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Halimat Ibrahim

Supervisor(s): Aminu Bello
Award:  KRESCENT Summer Studentship
Institution:  University of Alberta
Year: 2024

Project Title: Can Treatment with Lipid-lowering Medications Attenuate the Risk of Heart Attack and Stroke in patients undergoing chronic dialysis

Halimat Ibrahim is a dedicated healthcare professional with a profound commitment to advancing medical care. She has a rich background in pharmacy, having earned her Doctor of Pharmacy degree from the University of Alberta. She currently practices as a part-time pharmacist and is also a second-year medical student. Her research interests focus on chronic disease management, particularly in underserved communities, and she is passionate about developing innovative solutions to improve patient outcomes. Through her academic and professional journey, Halimat continues to strive towards making a meaningful impact in the field of healthcare.

Lay Summary
Background: Heart disease and strokes are major concerns for people undergoing dialysis, a treatment for severe kidney failure. Patients on dialysis have a significantly higher risk of serious medical conditions, such as heart attacks, stroke, and heart failure. This elevated risk is due to the combination of kidney disease and other health conditions that many patients on dialysis have, such as diabetes and high blood pressure. Statins, a type of medication used to lower lipids, are known to reduce heart-related events in the general population, but their effectiveness in patients on dialysis is still unclear. We therefore aim to determine if statins use can improve heart health, reduce stroke risk and enhanced longevity among patients receiving treatment for kidney failure with dialysis.

Purpose: The goal of our research is to investigate whether statin therapy can reduce major cardiovascular events, such as heart attacks and strokes, among adults undergoing chronic dialysis. By addressing this question, we hope to provide evidence that can guide healthcare providers, policymakers and patients on the utility of lipids-lowering therapy using statins among patients on chronic dialysis

Methods: To achieve our objective, we will conduct a retrospective cohort study using administrative database (obtained from routine healthcare encounters in Alberta). This means we will analyze past medical records of adults residing in Alberta who were on maintenance dialysis in the province. We will compare those who took statins (medications to lower lipids levels in the blood) to those who did not. By examining these records, we aim to identify patterns and outcomes that will help us understand the impact of statin use on cardiovascular health in patients on dialysis. We will examine key factors, including age, sex, comorbidities (such as diabetes, hypertension, and heart disease), and the intensity and duration of statin use on the outcomes of interest. We will also consider the use of other lipid-lowering agents and medications that might influence cardiovascular health.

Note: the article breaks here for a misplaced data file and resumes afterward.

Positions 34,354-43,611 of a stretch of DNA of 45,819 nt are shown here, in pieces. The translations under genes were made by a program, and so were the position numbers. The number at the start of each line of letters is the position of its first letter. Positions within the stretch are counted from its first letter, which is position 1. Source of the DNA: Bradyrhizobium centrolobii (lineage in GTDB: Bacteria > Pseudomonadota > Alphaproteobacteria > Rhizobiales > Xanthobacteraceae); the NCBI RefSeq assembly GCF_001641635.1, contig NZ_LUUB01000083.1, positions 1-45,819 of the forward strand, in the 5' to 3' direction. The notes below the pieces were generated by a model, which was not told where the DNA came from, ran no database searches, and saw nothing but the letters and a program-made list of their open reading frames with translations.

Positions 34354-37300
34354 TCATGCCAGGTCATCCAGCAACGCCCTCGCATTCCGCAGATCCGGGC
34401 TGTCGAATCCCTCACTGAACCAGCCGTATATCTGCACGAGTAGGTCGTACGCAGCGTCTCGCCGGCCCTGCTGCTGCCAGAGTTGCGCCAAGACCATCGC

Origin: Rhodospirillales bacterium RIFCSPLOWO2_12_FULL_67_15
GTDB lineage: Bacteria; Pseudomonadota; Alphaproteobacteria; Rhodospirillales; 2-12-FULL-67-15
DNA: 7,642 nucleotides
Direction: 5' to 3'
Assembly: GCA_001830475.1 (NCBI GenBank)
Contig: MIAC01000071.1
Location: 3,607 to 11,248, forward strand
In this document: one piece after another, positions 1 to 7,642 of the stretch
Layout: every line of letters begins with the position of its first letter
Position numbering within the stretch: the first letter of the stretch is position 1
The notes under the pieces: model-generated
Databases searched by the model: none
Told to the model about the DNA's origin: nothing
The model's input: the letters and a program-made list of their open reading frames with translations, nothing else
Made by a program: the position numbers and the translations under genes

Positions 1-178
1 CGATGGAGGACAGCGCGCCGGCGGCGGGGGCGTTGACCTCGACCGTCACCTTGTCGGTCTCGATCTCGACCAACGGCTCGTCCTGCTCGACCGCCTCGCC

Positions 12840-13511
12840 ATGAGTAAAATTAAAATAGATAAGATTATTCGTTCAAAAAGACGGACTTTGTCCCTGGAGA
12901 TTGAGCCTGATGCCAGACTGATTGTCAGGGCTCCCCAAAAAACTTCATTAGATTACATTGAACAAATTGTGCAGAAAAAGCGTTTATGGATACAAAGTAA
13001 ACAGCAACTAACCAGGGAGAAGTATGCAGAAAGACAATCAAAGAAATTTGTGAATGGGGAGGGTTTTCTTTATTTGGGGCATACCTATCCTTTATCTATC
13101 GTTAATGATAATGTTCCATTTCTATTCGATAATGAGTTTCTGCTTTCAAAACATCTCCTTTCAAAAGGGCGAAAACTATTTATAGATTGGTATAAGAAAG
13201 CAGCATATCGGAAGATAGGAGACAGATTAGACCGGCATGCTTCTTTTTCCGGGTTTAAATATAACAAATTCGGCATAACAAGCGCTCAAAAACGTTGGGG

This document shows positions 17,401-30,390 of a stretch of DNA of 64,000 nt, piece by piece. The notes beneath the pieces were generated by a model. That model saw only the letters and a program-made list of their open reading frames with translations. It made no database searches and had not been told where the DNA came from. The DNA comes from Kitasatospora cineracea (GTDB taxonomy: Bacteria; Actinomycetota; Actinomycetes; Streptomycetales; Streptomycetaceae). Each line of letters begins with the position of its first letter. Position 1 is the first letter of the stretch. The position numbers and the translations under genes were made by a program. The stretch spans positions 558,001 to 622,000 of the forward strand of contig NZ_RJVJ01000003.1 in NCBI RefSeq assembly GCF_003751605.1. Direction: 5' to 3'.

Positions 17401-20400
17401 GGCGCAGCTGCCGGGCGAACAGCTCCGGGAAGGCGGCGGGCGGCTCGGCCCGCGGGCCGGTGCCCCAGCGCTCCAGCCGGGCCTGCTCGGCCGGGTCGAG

Anticipated outcomes: We expect that patients who took statins will have fewer major cardiovascular events compared to those who did not take the medication. Specifically, we anticipate that statin users will experience lower rates of cardiovascular mortality, non-fatal heart attacks and non-fatal strokes,. Additionally, we expect to see a reduction in overall mortality rates and fewer all-cause hospitalizations among statin users. Our study will also explore whether the benefits of statins differ based on different factors such as age, sex, and the presence of other health conditions.

Patient Engagement: While we do not have a patient engagement plan for this study, we believe that our research design and methodology are sufficiently robust to ensure that our findings will be highly relevant and beneficial to patients and healthcare providers alike. We acknowledge the value of patient engagement in research; however, the retrospective nature of this study, which relies on historical medical records, limits the opportunity for direct patient involvement. Instead, our focus is on using comprehensive administrative data to generate information that can directly impact clinical practice.

Relevance to Patients / Community: Our research has the potential to lead to improved guidelines for using statins in dialysis patients, which could significantly lower their risk of heart problems and enhance their quality of life. If we find that statins are beneficial for this population, more dialysis patients could be prescribed these medications, leading to better health outcomes and reduced healthcare costs. This could also influence policy decisions and funding allocations for dialysis care, emphasizing the importance of managing cardiovascular risk in this high-risk group.

Conclusion: Our work will inform clinical practice and decision-making by providing valuable insights into the effectiveness of statin therapy in reducing the risk of cardiovascular events (heart attacks and strokes) and improving survival rates in patients on dialysis. The project has the potential to positively impact the lives of patients by informing treatment strategies that can enhance their cardiovascular health and well-being. Through patient engagement and rigorous analysis, we aim to produce findings that are both scientifically robust and deeply relevant to the needs of our patients.